With the current health crisis, it’s important to take some time to clear our heads and have a laugh. That’s why we decided to debunk 8 common pet myths – perhaps you even believe in some!
Cats always fall on their feet
We have only one thing to say about that: “They wish!”. Unfortunately that’s not always the case and that is why some people say that small falls can be worse than bigger ones. When falling from lower heights, cats don’t have enough time to turn and land on their feet, so they can easily break a bone or two. That does not mean that a big fall is not a big deal, though! It is indeed, so be aware of any open windows!
My buddy doesn’t go outside, so they don’t need to be dewormed
Wrong, wrong and guess what? Wrong again!
Even though your dog or cat might not go for a stroll outside (quite uncommon for dogs, but some toy breeds spend more time on the owner’s purse than on the floor), people can bring fleas and ticks inside with them. Once the parasites are inside the household, they will seek their favourite environment, which is the animal’s coat and skin. If our furry friend is not protected against these awful tenants, they will quickly reproduce, giving rise to powerful infestations.
Concerning intestinal parasites: you can relax a little bit and deworm every 6 months, but only if your pet doesn’t know the taste of grass and fresh air!
Dogs with warm, dry noses are sick
It’s often believed that a healthy dog has a cold and wet nose. However, there is no link whatsoever between the moisture and temperature of the nose and any kind of sickness.
There are plenty of variables that can affect the wetness of the nose, like the temperature of the air or allergies. Regardless, if your buddy’s nose is constantly dry, cracking or running, get in touch with the Care team and we’ll figure out if it is a concern!
Dogs and cats can’t stand each other
It is common knowledge that dogs hate cats, who in turn hate mice…even the beloved Tom and Jerry used to play by these rules! But guess what? Once more, this constitutes an urban myth.
Canines and felines have quite different behavioural patterns, but who doesn’t? The trick here is to guarantee a proper introduction and socialization. Still we have to be realistic. If you own a 10-year-old cat who is used to living peacefully by themself, no wonder they don’t get along with the new frenetic puppy you’ve just brought home!
Rubbing your dog’s nose against their mess is the perfect teaching tool
Once again, myth! And this one is really important to demystify.
It is scientifically proven by veterinarian behaviourists that dogs only understand some conduct as wrong if reprimanded when it occurs. So when you come home to find out there has been a potty accident, it is unlikely that your pet will make the connection between what they did earlier and the nose rubbing, and so they won’t understand the punishment. On the other hand, your dog can link your arrival to the punishment and therefore start getting nervous and afraid each time you get back home.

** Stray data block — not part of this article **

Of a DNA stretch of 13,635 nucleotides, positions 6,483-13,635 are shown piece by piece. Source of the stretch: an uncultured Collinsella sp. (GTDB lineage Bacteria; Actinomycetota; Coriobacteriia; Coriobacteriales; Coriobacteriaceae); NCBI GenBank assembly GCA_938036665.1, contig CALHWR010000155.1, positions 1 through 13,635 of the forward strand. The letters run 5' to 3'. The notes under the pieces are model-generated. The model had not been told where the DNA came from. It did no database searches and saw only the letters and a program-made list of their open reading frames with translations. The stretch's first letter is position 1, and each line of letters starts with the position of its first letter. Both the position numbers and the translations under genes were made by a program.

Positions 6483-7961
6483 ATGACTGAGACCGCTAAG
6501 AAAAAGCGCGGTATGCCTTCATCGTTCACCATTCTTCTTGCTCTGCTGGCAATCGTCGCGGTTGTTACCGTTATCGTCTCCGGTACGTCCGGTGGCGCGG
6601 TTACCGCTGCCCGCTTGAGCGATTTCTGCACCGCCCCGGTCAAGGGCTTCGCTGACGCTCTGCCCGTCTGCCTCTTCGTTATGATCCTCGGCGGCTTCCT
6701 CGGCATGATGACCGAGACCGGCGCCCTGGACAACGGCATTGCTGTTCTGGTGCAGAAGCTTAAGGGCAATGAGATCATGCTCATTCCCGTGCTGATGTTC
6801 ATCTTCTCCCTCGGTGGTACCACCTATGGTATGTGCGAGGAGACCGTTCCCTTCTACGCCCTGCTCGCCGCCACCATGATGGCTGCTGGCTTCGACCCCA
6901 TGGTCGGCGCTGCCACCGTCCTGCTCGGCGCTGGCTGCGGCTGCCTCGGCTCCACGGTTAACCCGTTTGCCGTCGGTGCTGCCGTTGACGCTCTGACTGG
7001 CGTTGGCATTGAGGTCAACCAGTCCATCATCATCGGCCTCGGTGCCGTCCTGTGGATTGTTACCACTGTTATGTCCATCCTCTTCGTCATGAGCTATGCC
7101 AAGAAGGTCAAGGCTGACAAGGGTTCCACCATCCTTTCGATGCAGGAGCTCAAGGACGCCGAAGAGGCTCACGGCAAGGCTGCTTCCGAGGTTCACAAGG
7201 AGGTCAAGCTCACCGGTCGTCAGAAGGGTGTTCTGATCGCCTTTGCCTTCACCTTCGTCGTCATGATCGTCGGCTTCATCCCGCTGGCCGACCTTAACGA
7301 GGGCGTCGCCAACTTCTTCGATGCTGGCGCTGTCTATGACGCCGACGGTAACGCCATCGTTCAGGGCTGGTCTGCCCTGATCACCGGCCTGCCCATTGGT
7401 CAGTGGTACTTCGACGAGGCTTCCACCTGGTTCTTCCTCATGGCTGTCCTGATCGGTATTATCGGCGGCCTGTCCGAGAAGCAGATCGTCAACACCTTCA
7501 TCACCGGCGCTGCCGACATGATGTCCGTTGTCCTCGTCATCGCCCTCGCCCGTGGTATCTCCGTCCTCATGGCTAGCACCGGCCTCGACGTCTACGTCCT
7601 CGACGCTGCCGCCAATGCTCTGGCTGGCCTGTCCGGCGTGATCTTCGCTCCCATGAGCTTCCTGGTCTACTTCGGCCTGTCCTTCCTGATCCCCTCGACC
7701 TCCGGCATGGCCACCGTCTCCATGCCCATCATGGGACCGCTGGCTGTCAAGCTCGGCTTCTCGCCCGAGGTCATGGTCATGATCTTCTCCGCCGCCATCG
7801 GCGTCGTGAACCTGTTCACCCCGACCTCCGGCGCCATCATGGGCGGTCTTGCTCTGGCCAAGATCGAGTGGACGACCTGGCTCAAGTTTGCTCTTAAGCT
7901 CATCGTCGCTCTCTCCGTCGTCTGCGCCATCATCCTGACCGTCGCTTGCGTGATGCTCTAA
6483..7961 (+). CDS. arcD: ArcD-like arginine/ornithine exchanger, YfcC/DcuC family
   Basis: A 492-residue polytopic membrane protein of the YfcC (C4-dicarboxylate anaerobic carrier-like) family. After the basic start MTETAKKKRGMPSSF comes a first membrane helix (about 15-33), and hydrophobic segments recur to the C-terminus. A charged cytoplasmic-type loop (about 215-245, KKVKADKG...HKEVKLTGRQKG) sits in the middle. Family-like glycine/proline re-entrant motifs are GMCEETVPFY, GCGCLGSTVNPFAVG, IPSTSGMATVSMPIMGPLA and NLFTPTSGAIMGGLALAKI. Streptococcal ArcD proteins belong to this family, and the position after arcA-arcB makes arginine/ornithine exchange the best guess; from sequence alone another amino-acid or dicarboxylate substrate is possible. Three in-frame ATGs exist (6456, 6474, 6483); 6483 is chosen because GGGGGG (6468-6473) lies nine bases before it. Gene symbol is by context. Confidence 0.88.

Cats only purr when they are happy
We bet you think this is true! It would be nice to believe so, but unfortunately there is only a half-truth in the premise.
Fact: cats do purr when feeling happy. However, there is a lot more going on with this delightful kitten soundtrack than you might reasonably expect, as it can also express nervousness, fear and stress.
Black cats bring bad luck
Big “false!” for this myth! Actually, did you know that in the Japanese culture, a black cat is a common symbol of good luck? It’s a shame that in many countries throughout Europe, as well as America, black cats are considered by some to be a bad omen and tortured during folklore festivities.
Ever wonder how mystic and secretive a black cat can be, with those wonderful big bright eyes brightly staring at you? Such a majestic specimen! If you’d like to learn more about this superstition and where the myth came from, check out our previous article: Are Black Cats Bad Luck?
Pregnant women should get rid of their cats
We know precisely why this belief exists, but we can assure you: if you are pregnant, you don’t have to give you cat away. So that is a myth.
Here goes the medical explanation: cats can carry an intestinal parasite called Toxoplasma gondii that can affect unborn children. This is why you should adopt some hygiene measures to reduce your risk of environmental exposure:
- Avoid changing cat litter if possible. If no one else can perform the task, wear disposable gloves and wash your hands with soap and water afterwards. Do it on a daily basis.
- Keep your cats indoor.
- Wear gloves when handling soil or sand outdoors, as either can be contaminated with cat feces.
The risk of getting the parasite from a badly washed raw lettuce is actually higher than from your cat’s litter box, because everyone routinely washes their hands after cleaning it!
If we didn’t take care of that one myth you are really eager to debunk, just contact our Care team with your doubts, and they’ll gladly try to clarify it for you. In the meantime, be safe and, if possible, stay home!